One of the joys I have discovered this past year has been short film screenings. What I love about going to them is not only being able to see a bunch of films all at once, but also that I usually know nothing about the films being screened (a rarity for someone obsessed with film news). Last weekend, I went to my third, at the Reading Film Festival. Like our recent trip to the Bucks Fever Film Fest, all of the films screened had their charm. And for $7 a pop for tickets, short film festivals prove to be a cheap and fun form of weekend entertainment.

The Reading festival was similar in its setup as the Bucks festival. There was a category for adult, college and high school student films. Here are profiles of some of my favorites.

The first is God of Love, by Luke Matheny, which won the top prize for the adult category. It is a sweet romantic comedy about a lounge singer and dart throwing prodigy who receives a mysterious package of darts that induce the feelings of love. The use of black and white film was also an inspired choice that added volumes to an already solid story. I absolutely loved this film, and it even won a 2010 Student Academy Award. Watch a clip here (the player doesn’t allow for embedding). And here is the filmmaker’s website.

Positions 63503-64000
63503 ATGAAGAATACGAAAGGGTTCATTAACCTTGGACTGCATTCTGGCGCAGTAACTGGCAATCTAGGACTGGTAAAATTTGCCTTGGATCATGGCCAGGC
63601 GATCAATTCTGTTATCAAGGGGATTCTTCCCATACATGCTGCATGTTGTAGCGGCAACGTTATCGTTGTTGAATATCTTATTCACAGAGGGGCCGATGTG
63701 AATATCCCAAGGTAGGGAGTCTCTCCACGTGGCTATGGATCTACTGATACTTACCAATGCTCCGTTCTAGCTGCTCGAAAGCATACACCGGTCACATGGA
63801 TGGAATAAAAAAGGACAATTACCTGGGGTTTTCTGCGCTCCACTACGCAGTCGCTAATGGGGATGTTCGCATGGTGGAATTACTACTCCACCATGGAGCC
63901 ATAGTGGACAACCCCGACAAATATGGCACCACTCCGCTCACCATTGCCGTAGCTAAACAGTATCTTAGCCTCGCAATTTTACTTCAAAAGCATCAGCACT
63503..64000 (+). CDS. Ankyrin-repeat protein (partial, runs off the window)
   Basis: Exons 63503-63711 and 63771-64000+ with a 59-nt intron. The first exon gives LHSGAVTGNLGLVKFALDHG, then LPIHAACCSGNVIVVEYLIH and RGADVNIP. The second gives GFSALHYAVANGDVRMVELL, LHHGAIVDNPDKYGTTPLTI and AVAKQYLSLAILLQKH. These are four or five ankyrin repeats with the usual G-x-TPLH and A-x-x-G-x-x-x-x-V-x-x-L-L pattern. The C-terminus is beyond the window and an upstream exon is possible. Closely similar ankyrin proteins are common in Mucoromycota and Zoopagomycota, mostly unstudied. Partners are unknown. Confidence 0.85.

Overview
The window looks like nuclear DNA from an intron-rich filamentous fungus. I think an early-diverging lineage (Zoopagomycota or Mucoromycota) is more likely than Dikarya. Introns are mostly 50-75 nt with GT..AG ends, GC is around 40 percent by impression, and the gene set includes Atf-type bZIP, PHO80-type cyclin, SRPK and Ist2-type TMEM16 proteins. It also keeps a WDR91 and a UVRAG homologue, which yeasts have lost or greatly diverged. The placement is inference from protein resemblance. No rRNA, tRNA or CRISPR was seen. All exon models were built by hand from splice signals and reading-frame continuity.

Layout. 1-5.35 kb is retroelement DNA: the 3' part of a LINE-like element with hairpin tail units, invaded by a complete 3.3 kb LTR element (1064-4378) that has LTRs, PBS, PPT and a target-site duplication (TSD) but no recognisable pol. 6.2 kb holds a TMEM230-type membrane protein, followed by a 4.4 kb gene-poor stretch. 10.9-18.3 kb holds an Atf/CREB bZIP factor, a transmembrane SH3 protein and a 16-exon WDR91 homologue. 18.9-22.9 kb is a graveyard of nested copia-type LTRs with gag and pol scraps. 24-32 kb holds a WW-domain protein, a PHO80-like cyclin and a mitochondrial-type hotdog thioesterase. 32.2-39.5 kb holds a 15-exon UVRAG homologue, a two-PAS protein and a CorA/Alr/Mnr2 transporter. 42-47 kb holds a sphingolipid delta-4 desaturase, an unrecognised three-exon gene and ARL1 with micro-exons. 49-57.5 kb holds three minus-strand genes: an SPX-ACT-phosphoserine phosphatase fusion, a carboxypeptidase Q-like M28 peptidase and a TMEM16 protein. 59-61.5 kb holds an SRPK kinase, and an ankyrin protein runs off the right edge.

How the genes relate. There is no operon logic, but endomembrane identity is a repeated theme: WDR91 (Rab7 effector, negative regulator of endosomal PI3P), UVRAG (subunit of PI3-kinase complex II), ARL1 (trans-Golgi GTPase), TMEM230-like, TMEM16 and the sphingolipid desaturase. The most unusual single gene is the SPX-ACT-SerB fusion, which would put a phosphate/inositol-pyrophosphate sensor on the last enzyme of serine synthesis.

Billed as “a musical where everyone dies,” Sudden Death! reminds me of a lighthearted black comedy in a Joss Whedon-esque vein. This was an absolute joy from start to finish, and had a great mix of humor, music, and ideas. The soundtrack itself is reason enough to see this film. The filmmaker, Adam Hall, is currently in the process of looking for funding to turn the film into a full-length feature; so if you have some extra change, throw it his way! (The film’s website) Check out the trailer here: